Living and growing with energy: what alternatives?
If there is a consensus on this earth, it is that life is worth living. Far from being perfect, which would be very boring, the conditions of this life must be constantly improved, this is called striving for progress. As we realize the limits of the burden that human activity can place on the environment, we need even more progress. But there is no consensus on the objectives to be pursued nor on the means to be implemented. However, this is hic et nunc (here and now) that these means are available to achieve the objectives we have set ourselves.
Today, 83% of the world’s energy needs are met by fossil fuels. Their use is essential and will continue as long as the exploration of new deposits and their exploitation are more attractive than the alternatives, including the positive and negative externalities (1).
Let’s imagine for a moment that ‘sustainable’ equipment should only be designed, built and operated with ‘sustainably sourced’ resources and try to estimate how long it would take to make a full ‘transition’. With their lower ERoEI (energy efficiency on energy input) and low availability, reaching this goal could wait until all hell freezes over.
Moreover, human needs do not only consist of energy intake and must be met during each of our short lives. The answer to this challenge does not lie in the mortifying ideology of sacrifice on behalf of future generations and the criminality of not doing so.
A concept of sober and happy degrowth is nevertheless proposed. It can be a goal for individuals or small circles of like-minded people. But that has no value in a society whose diversity and disparities are recognized and praised. Or else a totalitarian temptation is expressed, which is always unacceptable.
The discovery and exploitation of fossil and mineral resources must continue for two reasons: to meet our current life aspirations and make necessary progress. The demonization that is currently taking place is in itself diabolical.
For their part, the alternatives will not be made more attractive in a sustainable way by tax incentives and subsidy mechanisms imposed to the detriment of the community (which already works in an unsustainable way for at least 83%). They must use resources efficiently, also taking into account their positive and negative externalities. Very strong constraints apply to these technological developments; “other, different, alternative” is not sufficient, it must be clearly superior.
One of the solutions is known and available: nuclear power in its best current form (Chinese EPR), or in a form demonstrated on a large scale but abandoned for political reasons (Superphénix breeder reactor in Creys-Malville, France), or in possible modular forms that have yet to be developed and deployed.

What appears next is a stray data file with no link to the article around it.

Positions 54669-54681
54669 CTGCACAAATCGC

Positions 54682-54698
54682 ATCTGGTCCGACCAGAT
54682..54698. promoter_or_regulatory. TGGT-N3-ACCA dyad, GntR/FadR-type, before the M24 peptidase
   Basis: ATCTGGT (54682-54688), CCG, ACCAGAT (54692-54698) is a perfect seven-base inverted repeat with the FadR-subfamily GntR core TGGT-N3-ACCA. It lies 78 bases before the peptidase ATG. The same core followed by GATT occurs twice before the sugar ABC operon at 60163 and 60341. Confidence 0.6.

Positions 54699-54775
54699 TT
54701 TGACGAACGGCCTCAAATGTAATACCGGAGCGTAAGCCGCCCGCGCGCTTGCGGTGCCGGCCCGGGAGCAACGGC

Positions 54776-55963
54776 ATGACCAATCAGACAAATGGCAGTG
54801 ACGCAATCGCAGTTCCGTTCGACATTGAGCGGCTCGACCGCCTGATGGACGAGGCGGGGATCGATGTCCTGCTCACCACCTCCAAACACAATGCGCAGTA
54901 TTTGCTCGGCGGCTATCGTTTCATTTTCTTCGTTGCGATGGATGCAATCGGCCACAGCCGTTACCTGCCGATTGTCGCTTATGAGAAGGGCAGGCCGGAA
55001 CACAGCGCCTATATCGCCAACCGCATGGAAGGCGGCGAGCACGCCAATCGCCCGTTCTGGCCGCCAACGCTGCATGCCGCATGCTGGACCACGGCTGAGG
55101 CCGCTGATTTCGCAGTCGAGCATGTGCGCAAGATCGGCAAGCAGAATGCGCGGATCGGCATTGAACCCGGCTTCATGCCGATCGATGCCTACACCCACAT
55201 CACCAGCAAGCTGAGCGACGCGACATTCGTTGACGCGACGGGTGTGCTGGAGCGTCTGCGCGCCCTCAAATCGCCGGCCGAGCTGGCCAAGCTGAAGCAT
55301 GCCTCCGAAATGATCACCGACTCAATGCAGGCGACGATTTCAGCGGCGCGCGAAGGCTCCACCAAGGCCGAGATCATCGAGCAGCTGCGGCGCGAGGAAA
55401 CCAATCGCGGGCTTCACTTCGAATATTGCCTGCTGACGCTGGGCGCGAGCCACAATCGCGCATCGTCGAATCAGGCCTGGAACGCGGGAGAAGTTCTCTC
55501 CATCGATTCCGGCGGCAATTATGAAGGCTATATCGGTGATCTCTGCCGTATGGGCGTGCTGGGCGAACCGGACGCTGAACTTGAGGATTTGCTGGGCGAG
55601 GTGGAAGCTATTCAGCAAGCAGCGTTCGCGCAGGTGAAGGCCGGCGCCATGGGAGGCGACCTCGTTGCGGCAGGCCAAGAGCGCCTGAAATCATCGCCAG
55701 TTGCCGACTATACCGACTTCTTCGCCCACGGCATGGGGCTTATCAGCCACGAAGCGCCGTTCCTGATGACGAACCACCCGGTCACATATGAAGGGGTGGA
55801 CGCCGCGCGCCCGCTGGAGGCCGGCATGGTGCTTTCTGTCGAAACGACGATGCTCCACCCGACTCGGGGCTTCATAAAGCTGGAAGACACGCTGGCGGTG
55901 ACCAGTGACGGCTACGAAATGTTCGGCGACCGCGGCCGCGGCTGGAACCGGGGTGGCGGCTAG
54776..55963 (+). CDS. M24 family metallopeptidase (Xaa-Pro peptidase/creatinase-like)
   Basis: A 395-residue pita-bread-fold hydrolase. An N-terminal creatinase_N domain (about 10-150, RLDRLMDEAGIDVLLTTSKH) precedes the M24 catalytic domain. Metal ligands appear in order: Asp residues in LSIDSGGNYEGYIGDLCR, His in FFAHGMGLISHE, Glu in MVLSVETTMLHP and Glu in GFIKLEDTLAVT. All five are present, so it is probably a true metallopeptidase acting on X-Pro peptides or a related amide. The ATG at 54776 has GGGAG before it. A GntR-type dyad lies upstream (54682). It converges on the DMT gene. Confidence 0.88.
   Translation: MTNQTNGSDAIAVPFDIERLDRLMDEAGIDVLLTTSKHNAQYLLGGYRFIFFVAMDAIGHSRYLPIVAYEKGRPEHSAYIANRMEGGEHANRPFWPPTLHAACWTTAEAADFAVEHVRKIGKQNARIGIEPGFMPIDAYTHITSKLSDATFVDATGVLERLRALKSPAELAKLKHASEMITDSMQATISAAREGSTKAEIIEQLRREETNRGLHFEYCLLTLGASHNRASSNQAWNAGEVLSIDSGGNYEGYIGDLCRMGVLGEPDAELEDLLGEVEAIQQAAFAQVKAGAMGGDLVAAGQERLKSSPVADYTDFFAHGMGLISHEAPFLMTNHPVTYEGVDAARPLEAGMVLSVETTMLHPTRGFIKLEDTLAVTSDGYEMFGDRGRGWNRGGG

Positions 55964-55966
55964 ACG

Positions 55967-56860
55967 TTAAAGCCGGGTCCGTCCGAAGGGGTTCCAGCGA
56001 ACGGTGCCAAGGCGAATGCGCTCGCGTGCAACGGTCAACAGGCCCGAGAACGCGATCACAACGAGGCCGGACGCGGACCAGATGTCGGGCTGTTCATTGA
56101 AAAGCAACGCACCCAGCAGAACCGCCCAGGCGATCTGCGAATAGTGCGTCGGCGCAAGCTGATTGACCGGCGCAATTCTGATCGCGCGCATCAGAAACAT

There are also known solutions, such as hydroelectricity, which is already well established and plays a vital role. But others are less available, such as solar energy, which does nothing at night and little under the clouds (between 75% and 90% of their installed capacity is not used), wind energy, which is not used at night or must be feathered in the event of a storm (60-80% useless), biomass, which only grows once a season, or geothermal energy, which is local.
The chronic and chaotic unavailability of the latter can be countered by the storage of electricity, the start-up of gas-fired power plants in the event of a black-out, synthetic fuels, the improvement of consumption efficiency and the increased recycling. However, these solutions also have their limitations, inefficiencies and problematic externalities. They require an unwarranted amount of funding. No one is really attached to it because no valid economic model is presented to convince investors. These are hopes to which politicians stubbornly cling for no reason, despite the realities. We end up with tax games that eat taxpayers’ bread and create nothing.
Primary sources or secondary vectors of energy, everything must be considered in a whole whose mission is not ideological. It is about providing society with energy in a safe and useful form, anytime and anywhere. Trusting in human inventiveness, we can be certain that, little by little, one by one, the best answers to the challenge we face will become reality, and even with other solutions that no one has yet imagined. It will then be possible to reduce the share of fossil fuels in our energy mix. This cannot be ordered or planned, it must be given the necessary time.
(1) In 2019, so-called “sustainable” energies contributed only 45% to the weak growth (1.3%) in global energy consumption.
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